of mine called recently asking to come by and see me. He sounded
completely distraught. His partner of nearly thirty five years had
died. When he arrived he had a brave yet tear stained smile on his
face. Before too long he broke down. I hugged him as he
his sobs wracking his body.
This, I thought, the death of a loved one, would be an interesting
subject for a conversation to have with him in the
"It's OK the way it is
and it's OK the way it isn't.". But during his time of grieving wasn't
the time to have it with him. That's not because
"It's OK the way it is
and it's OK the way it isn't" as a
isn't applicable in such situations - it's applicable in
any situation, should you choose to take it on. It's
because given his grief, it was almost totally
unlistenable for him.
In the big picture, this is the way it is for us human beings. We come,
we live, then we go. That we're almost never prepared for
this eventuality, that we're almost never prepared for the 1000%
certainty of the "then ... we ...
go" part, that we're surprised, shocked, saddened, even
diminished by it, is such an essential
of being human. It's
the way we are.
It's a way from which no one is immune.
In a still bigger picture, this is the way it turns out. We're born, we
live, we die. It's been turning out this way for millennia. It'll keep
on turning out this way for millennia more to come. When he told me she
died because of a rare disease, I thought "No she didn't" (without
speaking out loud) "she died because her life ended.". He blamed
the disease for her death, and was distraught because in his
it killed her - which reveals how thrown we are to believe
that if we don't contract disease, we'll live forever. In other
we're thrown to believe disease cheats us of ie steals
from us the immortality we expect as our birthright.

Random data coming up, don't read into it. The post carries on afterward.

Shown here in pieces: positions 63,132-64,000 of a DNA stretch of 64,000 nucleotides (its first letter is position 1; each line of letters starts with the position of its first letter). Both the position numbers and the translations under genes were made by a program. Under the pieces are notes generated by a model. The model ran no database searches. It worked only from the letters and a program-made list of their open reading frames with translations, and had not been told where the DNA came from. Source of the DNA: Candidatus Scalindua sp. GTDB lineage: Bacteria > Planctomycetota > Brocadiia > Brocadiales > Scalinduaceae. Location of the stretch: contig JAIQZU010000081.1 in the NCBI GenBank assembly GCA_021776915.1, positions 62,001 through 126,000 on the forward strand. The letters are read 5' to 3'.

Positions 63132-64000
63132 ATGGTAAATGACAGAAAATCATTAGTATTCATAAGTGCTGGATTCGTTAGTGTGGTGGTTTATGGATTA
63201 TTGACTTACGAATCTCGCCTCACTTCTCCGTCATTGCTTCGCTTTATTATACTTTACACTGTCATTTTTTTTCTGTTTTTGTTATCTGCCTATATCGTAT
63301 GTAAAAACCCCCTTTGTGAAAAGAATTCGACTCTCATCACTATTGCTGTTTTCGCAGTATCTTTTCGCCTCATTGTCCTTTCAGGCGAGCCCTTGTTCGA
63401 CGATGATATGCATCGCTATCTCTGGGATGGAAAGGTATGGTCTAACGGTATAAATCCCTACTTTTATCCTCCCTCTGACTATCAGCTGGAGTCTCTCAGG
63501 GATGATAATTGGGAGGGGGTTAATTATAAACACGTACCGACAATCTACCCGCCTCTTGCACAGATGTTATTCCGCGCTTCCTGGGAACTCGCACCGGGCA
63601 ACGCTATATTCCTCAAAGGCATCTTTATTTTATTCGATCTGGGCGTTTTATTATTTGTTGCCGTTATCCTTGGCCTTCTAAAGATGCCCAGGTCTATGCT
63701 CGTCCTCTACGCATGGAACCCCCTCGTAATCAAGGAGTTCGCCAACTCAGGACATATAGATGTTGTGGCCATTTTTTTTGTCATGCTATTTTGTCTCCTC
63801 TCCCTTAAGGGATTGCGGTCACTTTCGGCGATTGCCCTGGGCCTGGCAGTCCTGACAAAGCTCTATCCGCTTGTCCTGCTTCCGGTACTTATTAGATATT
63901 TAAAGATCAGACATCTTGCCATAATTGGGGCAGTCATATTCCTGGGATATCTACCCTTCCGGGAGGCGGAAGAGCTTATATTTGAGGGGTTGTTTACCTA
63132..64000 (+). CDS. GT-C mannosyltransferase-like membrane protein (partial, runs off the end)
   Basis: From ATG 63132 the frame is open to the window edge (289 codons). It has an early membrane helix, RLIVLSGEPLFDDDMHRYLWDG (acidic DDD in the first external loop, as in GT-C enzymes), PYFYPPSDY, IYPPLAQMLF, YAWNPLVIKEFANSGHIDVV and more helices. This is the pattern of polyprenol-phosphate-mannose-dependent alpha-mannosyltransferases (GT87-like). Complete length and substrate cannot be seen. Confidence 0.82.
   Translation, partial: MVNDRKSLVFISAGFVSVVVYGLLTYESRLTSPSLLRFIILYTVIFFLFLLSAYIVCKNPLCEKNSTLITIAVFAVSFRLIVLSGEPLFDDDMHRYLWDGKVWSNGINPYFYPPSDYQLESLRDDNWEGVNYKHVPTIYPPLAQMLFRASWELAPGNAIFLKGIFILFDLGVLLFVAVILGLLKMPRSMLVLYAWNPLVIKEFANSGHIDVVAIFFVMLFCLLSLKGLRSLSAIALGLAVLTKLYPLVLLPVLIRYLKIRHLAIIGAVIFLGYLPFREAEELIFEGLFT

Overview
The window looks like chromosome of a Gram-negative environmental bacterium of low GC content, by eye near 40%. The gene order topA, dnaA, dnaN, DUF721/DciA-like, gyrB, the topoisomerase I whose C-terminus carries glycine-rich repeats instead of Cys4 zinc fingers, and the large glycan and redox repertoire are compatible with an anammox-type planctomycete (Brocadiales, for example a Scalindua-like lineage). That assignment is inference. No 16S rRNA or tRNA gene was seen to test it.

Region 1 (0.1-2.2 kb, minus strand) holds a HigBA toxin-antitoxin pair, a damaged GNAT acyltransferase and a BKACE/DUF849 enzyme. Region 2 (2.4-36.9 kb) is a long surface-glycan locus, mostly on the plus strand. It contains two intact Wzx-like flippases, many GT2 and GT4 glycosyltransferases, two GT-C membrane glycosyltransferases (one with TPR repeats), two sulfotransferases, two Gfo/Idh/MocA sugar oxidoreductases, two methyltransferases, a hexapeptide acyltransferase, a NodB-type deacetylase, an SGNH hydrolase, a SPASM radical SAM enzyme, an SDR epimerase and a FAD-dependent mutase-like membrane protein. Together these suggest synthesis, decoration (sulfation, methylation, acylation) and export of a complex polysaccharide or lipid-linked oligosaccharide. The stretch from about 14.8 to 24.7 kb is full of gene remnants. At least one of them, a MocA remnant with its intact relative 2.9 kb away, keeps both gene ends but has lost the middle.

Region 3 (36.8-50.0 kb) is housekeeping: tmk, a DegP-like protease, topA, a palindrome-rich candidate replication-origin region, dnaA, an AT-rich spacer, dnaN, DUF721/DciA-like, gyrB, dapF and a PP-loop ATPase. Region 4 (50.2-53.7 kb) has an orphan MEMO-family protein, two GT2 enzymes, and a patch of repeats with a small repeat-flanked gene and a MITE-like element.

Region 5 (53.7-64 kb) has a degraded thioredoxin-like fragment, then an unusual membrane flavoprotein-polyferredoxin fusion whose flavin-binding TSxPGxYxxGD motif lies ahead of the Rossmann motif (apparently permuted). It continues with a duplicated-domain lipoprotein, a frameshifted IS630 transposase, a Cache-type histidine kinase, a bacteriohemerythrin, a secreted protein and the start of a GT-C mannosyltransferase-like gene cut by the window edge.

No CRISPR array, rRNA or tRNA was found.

Invariably this mistaken, hopelessly (ie humanly)
naïve belief leaves us ill-prepared for the eventuality, for the
1000% certainty of a life ending. We blame disease for taking our loved
ones from us in order to avoid confronting that we're then stuck with
the incompletions in our relationships with them.
In a yet even bigger picture, it doesn't mean anything.
And it doesn't mean anything that it doesn't mean anything.
Making it mean something is plain arrogance. We come, we live,
then we go. We're born, we live, we die.
that we are, we want so desperately to have it all mean
something. It doesn't. And we can't bear that we live
lives which have no meaning at all except for the meaning we
and ascribe to them.
this completely dis-passionate
calls for compassion. All of the above (especially given
it doesn't mean anything and it doesn't mean anything that it doesn't
mean anything) calls for compassion. There's a time for
And there are times when
are inappropriate. When someone's just lost their life partner of
thirty five years and is grief stricken, it's no time to say "It
doesn't mean anything.". It's inappropriate because it's
unlistenable. At such times hugs
better. It's my
to have such a conversation with him later. But not until it's
listenable. When the rawness of his grief has passed and it can be
listened, then it would be appropriate. But not now.